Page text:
The report found employers DO value higher education, seeing its ability to provide the skills and knowledge required for people to be successful in a corporate setting. Employers also reported graduates are generally more capable of showing what skills they bring to the table during interviews. Higher education also provides students with additional opportunities and applied learning experiences, which typically give those new graduates an edge in being hired.

That being said, there were also some gaps illustrated by the report. The perceived value of higher ed depends upon a few factors, including the age of the hiring manager and the breadth and depth of learning that a new grad can demonstrate. Among the highest-ranked capabilities, in terms of employer perception, the top three capabilities were:

  1. Ability to work effectively in teams (62% claimed this skill to be “very important”)
  2. Critical thinking skills (60% claimed this skill to be “very important”)
  3. Ability to analyze and interpret data (57% claimed this skill to be “very important”)

Those three things can be directly addressed by classes and programs in higher education. Programs have ongoing opportunities to define these qualities as part of their syllabi and convey to students the importance of these skills in their future job searches. 

What else can higher ed provide that would help new grads successfully show they are building these skills? Some highly-rated assets from the AACU report included internships and apprenticeship programs, working or volunteering in diverse community settings, participating in work-study, or building a portfolio showing both technical and soft skills. Practices like building a portfolio also build significant confidence in students, helping them better convey their strengths, capabilities, and passions.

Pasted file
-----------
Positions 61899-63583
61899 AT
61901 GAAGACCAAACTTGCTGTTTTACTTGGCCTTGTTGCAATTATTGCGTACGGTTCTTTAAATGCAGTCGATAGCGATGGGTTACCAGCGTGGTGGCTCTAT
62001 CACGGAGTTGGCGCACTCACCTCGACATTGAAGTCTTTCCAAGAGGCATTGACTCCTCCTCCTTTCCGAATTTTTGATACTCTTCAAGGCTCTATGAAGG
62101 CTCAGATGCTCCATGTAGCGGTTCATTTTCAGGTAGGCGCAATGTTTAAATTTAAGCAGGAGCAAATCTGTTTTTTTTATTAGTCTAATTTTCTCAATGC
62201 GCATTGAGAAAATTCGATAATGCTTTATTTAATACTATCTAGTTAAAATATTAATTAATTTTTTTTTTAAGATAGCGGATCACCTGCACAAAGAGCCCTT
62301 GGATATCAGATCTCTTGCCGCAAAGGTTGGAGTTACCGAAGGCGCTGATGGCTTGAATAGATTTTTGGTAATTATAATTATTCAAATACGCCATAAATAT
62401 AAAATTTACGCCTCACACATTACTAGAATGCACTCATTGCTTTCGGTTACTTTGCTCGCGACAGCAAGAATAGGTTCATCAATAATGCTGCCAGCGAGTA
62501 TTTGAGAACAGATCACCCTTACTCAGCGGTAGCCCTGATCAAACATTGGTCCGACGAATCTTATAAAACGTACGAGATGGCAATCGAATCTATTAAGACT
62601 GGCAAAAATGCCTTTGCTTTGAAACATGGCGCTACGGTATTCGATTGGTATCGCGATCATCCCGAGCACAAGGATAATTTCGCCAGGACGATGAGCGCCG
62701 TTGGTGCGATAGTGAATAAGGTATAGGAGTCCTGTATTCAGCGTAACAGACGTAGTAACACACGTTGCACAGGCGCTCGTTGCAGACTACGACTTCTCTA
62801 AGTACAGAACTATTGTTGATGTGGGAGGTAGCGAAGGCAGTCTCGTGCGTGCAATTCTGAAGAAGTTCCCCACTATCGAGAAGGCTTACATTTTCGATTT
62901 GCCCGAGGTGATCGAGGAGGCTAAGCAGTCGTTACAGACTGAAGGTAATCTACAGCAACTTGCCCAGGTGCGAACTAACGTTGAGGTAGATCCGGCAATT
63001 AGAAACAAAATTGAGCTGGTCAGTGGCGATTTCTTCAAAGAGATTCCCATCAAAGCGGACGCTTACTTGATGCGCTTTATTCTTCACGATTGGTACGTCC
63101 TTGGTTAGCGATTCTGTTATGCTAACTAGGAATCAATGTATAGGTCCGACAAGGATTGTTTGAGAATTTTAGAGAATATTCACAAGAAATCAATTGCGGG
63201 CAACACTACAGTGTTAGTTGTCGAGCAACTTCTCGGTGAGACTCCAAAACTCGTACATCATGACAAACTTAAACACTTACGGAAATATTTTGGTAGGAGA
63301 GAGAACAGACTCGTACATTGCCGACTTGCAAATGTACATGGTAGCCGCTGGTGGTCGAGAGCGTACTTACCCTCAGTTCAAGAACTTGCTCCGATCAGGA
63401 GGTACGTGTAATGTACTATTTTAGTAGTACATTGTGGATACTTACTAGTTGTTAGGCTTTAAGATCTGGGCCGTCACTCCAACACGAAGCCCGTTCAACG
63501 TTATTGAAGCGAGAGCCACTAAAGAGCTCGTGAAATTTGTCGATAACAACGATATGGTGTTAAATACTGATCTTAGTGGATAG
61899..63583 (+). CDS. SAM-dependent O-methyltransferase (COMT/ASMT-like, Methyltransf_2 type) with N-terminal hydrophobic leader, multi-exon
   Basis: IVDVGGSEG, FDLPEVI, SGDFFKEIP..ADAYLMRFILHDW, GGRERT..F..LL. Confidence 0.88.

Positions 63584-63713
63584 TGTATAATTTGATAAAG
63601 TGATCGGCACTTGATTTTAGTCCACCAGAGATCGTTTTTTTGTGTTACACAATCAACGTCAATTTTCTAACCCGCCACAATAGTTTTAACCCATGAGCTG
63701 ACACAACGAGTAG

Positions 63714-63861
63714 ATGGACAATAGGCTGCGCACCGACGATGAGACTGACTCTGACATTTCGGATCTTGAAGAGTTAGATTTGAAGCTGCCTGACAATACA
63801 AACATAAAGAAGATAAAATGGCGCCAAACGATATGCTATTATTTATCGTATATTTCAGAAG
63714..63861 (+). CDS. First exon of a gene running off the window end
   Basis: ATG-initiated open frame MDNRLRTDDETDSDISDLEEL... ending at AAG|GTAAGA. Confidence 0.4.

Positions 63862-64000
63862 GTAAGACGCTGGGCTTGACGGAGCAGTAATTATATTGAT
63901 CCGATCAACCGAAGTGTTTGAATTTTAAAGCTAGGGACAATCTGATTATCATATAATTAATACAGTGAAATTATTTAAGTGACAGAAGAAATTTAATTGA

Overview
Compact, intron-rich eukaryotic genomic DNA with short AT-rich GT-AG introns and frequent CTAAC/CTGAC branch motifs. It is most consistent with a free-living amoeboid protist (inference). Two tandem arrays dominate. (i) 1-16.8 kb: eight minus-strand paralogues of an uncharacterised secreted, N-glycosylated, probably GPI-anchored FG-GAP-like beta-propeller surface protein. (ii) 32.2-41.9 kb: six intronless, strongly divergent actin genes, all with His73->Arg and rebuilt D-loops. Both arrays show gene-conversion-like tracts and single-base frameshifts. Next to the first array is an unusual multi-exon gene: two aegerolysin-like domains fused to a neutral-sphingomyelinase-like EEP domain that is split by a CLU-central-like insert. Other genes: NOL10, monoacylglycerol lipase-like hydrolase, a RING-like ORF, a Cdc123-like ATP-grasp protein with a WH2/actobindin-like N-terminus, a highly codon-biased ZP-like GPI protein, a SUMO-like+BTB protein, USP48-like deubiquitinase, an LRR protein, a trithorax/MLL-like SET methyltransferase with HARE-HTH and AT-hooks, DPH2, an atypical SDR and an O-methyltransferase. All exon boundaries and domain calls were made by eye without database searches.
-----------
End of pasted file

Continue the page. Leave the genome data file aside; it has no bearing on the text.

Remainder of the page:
Institutions of higher education should be working to provide experiences and mentorships that will help students cultivate and communicate these soft skills as they prepare to enter the workforce.


Level Up Your Soft Skills With Focused Programs

Higher education should be helping students build and illustrate their soft skills, but that isn’t the only way for students to get the experience they need to be competitive job applicants. Best Colleges has some great advice on things students can do to level up their soft skills and be more employable: 

  • Engage with their schools’ career services. Do it early and check in often, so they can get help turning their experiences into competitive applications in your field.
  • Practice selling their capabilities with mock interviews. It will help them feel less anxious and more confident.
  • Shadow someone in their field. Pay attention to both the technical skills and the soft skills they see that person using.
  • Find a mentor. Many colleges or universities offer mentorship programs to help students find someone to learn from, either professionally or within the academic environment. 

We also recommend students find opportunities to study core competencies, no matter what their major is. Accredited certificate programs like Franklin Covey’s LeaderU provide students with the chance to focus on key competencies like career development, communication, critical thinking, equity and inclusion, teamwork, and professionalism. 

Programs like LeaderU that provide powerful, flexible content and a certificate of completion will show employers students are overwhelmingly as dedicated to their soft skills as they are to their technical degree. Ultimately, that’s what employers are looking for—new grads who are working to improve their knowledge across the board, with the evidence to back up their enthusiasm.